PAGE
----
As I have mentioned at other times when I have spoken about this, there are three or four benefits for the aluminum industry in Canada. I have mentioned a number of reports that talk about the benefits and the tremendous possible damage of not having this agreement for Canada.
I would just like to finish by giving a huge shout-out to our negotiators who were so professional and worked so hard to get this very successful agreement for Canada.
View Elizabeth May Profile
GP (BC)
View Elizabeth May Profile
2020-03-11 15:32 [p.1942]
Madam Speaker, my thanks to the hon. parliamentary secretary for finishing his speech and remembering to acknowledge territory, as he does whenever he stands to speak. It is much appreciated.
I will say that I am voting in favour of the ratification. I think this is a much better version of NAFTA than the original NAFTA that we have been under all these years.
Now that we have trumpeted the accomplishment of removing the investor-state provisions of chapter 11 of NAFTA in the new version of CUSMA, can the parliamentary secretary tell me whether the government is prepared to examine the other investor-state provisions in other agreements?
Particularly egregious is the secret deal done by the Harper administration with the People's Republic of China, which binds Canada for three decades to secret lawsuits from state-owned enterprises in the People's Republic of China.
View Larry Bagnell Profile
Lib. (YT)
View Larry Bagnell Profile
2020-03-11 15:33 [p.1942]
Madam Speaker, at this time, I am not familiar with the trade minister's agenda on that, but I will certainly pass on that question for the member.
View Kevin Lamoureux Profile
Lib. (MB)
View Kevin Lamoureux Profile
2020-03-11 15:33 [p.1942]
Madam Speaker, my colleague knows that we have had a government in the last number of years that has been very progressive and strong on the whole trade file. Today we are debating the trade agreement among Canada, Mexico and the U.S.A., but we have had other trade agreements over the last couple of years, in particular the European Union, the TPP, agreements with Ukraine and other world trade organizations. All of this comes together as an important issue for Canada. It helps create jobs through trade.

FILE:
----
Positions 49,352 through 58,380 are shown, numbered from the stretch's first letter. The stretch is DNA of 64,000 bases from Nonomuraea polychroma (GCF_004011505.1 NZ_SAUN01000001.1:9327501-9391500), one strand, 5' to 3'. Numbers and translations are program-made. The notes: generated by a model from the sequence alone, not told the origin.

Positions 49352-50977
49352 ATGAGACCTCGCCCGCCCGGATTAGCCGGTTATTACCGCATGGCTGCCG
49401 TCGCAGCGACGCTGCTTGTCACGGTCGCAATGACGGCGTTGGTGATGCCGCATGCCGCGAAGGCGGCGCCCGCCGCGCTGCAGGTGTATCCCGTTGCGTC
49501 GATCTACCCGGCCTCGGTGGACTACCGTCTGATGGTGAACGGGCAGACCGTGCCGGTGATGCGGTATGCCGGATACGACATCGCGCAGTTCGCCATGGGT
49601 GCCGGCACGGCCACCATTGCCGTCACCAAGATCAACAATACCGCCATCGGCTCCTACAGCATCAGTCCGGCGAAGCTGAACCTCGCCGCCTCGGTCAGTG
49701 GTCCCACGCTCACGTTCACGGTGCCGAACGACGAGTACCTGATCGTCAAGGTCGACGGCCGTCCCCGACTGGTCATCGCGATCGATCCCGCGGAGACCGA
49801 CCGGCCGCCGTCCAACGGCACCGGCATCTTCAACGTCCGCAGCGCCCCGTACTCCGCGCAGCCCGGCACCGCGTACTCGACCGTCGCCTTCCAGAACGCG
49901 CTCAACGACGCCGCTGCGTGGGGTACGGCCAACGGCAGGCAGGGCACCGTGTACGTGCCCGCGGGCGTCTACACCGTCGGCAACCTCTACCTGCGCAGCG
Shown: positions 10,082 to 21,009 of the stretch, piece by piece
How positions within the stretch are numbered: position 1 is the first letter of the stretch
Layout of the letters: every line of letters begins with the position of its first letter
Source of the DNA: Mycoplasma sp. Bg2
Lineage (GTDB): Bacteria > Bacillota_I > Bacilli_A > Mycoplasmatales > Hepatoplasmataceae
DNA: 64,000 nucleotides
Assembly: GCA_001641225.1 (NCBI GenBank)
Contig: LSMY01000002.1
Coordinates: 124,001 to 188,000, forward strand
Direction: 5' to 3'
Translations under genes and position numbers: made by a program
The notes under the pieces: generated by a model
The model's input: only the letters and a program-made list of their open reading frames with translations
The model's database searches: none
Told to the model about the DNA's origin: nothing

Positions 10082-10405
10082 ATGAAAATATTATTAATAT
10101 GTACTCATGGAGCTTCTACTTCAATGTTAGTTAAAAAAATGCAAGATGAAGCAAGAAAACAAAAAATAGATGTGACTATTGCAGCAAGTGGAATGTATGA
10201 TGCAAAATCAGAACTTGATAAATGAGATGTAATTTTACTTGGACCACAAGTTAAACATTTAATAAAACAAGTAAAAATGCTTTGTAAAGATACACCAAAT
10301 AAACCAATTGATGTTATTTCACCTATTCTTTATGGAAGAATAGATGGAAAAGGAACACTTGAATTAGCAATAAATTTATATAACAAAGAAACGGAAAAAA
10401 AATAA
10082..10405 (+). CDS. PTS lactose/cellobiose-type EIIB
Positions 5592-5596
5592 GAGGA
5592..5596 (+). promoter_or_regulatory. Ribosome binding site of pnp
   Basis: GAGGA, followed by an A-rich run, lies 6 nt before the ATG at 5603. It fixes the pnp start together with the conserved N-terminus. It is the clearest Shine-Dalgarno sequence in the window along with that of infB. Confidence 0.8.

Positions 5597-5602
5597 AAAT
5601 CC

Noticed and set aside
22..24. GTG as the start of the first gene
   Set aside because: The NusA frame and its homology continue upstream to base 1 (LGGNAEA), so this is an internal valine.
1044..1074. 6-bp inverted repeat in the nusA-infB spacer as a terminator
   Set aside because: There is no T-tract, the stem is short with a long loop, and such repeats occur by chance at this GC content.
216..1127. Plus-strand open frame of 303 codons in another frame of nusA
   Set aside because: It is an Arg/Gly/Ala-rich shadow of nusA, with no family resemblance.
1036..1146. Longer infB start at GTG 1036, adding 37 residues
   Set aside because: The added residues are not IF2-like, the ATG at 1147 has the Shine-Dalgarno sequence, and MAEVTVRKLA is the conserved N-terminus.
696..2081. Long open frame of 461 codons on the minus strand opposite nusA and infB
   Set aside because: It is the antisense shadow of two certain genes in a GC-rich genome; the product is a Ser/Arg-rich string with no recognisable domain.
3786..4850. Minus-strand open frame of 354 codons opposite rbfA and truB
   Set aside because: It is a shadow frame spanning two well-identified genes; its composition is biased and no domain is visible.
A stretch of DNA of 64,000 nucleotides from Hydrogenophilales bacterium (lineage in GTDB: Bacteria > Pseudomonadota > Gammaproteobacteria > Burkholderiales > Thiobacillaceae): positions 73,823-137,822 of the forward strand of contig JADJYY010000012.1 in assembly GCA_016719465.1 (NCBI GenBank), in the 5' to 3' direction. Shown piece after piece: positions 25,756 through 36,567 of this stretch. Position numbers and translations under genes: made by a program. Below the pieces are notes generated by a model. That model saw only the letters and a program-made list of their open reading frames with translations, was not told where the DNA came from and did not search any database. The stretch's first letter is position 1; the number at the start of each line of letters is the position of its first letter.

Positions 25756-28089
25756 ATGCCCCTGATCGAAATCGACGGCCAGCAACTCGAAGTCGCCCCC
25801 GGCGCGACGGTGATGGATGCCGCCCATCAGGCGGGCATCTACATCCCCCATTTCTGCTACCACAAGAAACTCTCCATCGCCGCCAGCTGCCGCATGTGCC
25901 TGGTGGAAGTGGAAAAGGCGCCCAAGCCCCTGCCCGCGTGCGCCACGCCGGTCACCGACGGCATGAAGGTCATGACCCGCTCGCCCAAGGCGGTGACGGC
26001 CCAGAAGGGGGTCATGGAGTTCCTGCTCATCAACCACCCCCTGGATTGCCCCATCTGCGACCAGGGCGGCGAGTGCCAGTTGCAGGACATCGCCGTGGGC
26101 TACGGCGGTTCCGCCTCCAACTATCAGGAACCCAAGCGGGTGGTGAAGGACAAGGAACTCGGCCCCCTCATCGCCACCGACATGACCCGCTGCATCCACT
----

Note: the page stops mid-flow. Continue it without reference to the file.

I am wondering if my colleague can provide his perspective on how important trade is to our economy.
View Larry Bagnell Profile
Lib. (YT)
View Larry Bagnell Profile
2020-03-11 15:34 [p.1942]
Madam Speaker, this would not be such a huge issue in other countries' parliaments, but trade is such a big part of the Canadian economy, bigger than in the United States economy. It is instrumental to our success, and that is why people were very worried at the time that this would disappear.
Now, as the member suggests, we have agreements with 11 countries under the CPTPP, 27 countries under CETA, with Ukraine, and as one of the three countries of CUSMA. We are the only country in the G7 that has trade agreements with all of the other countries in the G7. This is critical to our economy and that is why the ratification of this will be such an important success for Canada.
View Michael Cooper Profile
CPC (AB)
View Michael Cooper Profile
2020-03-11 15:35 [p.1942]
Madam Speaker, I ask the member for Yukon if this is such a great trade deal, why did the government wait until the 11th hour to release the economic impact analysis, which would actually demonstrate that it is a bad deal? The C.D. Howe Institute released a paper undertaking an analysis in which it pointed out that Canada stands to lose $14.6 billion in GDP under the new deal, compared with the old deal.
I wonder if the member could comment.
View Larry Bagnell Profile
Lib. (YT)
View Larry Bagnell Profile
2020-03-11 15:36 [p.1942]
Madam Speaker, as I alluded to in my opening remarks, and as I said specifically yesterday, there are a number of studies on this. Most of them show great benefits to Canada. I will mention that RBC said that Canada's GDP could go down a massive 1% without this agreement and it could affect 500,000 Canadian workers. Scotiabank said that the Canadian economy would stand a strong chance of falling into a recession. The benefits of free trade agreements are pretty common knowledge. That is why there is unanimity in the House. All of those studies, with the exception of the one the member mentioned, reinforce that point.
View Gord Johns Profile
NDP (BC)
View Gord Johns Profile
2020-03-11 15:37 [p.1942]
Madam Speaker, my hon. colleague cited the number of trade agreements that the government has been able to negotiate, but maybe the member could speak about the United Nations Declaration on the Rights of Indigenous Peoples and climate targets. We have not seen, and maybe he can correct me, that these have been priorities in any of the trade agreements.
Does the member not see that these should be priorities in any trade agreements moving forward?
View Larry Bagnell Profile
Lib. (YT)
View Larry Bagnell Profile
2020-03-11 15:37 [p.1943]
Madam Speaker, for the first time in history, we have the environment in this agreement, with much protection for the marine environment and air quality. That is a great step forward, so I agree with that.